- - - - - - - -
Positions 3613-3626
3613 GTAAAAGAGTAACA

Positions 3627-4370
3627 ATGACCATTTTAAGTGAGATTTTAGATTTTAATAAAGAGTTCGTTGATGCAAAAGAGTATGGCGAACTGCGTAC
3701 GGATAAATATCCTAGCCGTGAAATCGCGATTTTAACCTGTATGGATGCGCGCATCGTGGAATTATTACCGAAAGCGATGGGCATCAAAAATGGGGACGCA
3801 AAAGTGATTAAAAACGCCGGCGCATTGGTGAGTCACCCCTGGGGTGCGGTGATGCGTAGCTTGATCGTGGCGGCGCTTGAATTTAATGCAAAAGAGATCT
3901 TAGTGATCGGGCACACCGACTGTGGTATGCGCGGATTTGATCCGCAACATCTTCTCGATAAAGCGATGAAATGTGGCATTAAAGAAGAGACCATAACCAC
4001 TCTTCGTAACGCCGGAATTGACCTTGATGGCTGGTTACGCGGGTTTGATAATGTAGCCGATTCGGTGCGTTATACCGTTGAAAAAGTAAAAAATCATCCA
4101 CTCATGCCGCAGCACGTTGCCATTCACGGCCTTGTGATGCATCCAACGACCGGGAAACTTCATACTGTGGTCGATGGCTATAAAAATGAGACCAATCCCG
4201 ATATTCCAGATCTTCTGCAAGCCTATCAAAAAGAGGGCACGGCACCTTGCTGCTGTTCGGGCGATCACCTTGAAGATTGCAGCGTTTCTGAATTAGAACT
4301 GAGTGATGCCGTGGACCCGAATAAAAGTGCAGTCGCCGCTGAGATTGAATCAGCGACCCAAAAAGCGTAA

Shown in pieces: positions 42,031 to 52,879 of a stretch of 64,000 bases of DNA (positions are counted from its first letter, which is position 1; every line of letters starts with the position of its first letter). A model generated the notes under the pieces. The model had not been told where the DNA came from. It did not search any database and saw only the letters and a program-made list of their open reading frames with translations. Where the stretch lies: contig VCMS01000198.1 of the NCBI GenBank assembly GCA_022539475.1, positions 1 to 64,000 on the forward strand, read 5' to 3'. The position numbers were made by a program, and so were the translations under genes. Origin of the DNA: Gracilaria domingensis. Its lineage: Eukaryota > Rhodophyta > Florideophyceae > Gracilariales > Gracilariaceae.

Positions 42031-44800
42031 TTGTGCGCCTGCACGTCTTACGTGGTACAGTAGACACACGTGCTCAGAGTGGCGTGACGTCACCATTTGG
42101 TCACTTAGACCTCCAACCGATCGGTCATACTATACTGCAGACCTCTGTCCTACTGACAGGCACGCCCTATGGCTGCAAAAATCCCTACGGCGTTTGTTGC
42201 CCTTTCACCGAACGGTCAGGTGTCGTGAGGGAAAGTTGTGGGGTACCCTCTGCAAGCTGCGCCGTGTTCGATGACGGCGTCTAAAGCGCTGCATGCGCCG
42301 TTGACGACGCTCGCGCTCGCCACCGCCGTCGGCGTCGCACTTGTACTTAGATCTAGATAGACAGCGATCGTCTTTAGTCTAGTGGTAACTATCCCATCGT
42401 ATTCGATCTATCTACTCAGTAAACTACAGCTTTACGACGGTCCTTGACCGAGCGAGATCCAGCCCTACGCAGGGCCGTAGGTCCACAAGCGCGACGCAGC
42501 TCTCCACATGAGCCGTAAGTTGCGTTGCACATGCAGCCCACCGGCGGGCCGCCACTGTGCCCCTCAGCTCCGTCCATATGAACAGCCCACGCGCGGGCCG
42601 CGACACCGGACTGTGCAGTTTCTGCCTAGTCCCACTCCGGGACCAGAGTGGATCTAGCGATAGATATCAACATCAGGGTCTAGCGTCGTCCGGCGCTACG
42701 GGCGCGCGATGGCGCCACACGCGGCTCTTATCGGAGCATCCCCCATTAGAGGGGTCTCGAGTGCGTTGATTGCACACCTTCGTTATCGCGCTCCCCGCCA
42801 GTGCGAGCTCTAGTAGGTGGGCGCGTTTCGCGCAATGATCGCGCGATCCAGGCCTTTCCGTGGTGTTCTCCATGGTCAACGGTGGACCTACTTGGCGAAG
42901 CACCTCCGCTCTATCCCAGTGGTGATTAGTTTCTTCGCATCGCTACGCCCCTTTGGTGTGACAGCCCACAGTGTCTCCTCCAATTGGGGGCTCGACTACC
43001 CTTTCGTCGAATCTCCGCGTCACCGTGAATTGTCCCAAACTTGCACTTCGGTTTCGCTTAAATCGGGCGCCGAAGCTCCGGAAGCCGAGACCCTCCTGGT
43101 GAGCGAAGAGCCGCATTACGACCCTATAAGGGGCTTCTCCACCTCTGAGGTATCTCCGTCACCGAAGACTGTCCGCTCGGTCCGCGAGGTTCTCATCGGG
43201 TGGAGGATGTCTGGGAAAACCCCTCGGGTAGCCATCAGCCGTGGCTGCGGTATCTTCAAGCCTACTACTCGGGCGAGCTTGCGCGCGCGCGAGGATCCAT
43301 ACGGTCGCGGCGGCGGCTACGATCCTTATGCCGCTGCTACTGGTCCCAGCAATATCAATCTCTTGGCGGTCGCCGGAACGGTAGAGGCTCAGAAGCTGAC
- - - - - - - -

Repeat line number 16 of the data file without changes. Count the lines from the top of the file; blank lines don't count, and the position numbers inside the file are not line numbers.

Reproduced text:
42201 CCTTTCACCGAACGGTCAGGTGTCGTGAGGGAAAGTTGTGGGGTACCCTCTGCAAGCTGCGCCGTGTTCGATGACGGCGTCTAAAGCGCTGCATGCGCCG